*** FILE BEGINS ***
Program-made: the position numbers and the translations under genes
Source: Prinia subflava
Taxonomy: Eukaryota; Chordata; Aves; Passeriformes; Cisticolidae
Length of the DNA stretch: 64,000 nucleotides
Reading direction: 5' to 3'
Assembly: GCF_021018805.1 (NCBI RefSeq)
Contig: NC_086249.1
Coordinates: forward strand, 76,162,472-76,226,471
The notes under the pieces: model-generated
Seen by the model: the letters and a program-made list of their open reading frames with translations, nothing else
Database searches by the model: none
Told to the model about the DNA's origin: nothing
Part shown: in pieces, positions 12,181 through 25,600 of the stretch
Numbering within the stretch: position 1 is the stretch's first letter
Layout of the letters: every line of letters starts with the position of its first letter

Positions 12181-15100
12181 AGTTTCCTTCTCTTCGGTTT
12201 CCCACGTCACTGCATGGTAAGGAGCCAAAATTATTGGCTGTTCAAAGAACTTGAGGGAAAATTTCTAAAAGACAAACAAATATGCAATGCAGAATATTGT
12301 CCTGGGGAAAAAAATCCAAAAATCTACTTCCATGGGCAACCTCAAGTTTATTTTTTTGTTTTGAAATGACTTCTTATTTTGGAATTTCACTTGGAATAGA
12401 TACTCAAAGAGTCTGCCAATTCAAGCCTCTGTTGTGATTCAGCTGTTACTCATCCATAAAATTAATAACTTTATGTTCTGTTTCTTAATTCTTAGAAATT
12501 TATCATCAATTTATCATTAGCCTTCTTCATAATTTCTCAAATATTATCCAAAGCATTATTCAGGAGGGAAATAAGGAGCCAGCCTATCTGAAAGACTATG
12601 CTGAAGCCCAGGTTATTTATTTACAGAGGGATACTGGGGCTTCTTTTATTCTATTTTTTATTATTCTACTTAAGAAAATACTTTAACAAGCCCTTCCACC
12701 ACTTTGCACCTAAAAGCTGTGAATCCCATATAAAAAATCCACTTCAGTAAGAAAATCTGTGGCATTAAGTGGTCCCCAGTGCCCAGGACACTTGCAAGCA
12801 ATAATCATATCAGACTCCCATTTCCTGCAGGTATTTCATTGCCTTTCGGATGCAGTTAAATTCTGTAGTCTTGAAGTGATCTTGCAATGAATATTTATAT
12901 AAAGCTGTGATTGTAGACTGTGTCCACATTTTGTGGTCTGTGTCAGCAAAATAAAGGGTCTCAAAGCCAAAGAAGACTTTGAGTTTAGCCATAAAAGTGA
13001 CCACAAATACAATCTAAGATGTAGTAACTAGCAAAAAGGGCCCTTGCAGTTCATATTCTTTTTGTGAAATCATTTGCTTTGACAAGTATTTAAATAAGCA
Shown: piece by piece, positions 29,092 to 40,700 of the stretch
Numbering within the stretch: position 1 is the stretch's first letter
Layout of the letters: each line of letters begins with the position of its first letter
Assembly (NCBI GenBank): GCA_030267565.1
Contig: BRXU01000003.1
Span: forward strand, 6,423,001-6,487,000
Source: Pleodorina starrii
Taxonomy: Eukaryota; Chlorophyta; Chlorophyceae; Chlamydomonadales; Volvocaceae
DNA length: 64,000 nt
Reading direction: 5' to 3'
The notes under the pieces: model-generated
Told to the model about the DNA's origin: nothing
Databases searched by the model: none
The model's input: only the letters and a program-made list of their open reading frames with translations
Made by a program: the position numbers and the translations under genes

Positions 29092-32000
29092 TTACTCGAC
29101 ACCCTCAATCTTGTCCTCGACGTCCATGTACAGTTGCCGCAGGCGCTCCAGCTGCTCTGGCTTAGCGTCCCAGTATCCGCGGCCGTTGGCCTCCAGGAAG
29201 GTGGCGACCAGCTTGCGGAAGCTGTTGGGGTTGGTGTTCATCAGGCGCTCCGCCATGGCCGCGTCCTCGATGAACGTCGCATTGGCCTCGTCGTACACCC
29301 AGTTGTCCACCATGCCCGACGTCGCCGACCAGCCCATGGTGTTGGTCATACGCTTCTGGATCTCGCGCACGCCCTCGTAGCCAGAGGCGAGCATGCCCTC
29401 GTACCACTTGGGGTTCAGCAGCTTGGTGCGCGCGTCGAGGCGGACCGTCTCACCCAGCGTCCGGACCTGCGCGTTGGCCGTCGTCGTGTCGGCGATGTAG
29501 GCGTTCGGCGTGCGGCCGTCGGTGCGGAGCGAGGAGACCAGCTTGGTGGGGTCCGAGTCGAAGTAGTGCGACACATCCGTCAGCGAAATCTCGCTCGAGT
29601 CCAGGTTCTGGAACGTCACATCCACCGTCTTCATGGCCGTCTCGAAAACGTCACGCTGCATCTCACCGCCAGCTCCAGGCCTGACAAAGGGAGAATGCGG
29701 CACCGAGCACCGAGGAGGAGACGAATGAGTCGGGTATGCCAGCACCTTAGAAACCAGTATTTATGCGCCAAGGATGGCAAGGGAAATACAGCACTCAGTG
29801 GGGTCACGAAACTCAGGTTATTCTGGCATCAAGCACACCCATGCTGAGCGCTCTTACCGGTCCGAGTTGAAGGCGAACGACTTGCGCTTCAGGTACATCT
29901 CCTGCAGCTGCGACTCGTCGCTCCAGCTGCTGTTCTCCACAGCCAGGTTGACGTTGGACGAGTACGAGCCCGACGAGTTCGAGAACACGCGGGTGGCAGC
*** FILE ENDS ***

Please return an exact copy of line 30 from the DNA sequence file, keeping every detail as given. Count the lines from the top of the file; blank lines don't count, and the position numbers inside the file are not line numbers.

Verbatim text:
Assembly (NCBI GenBank): GCA_030267565.1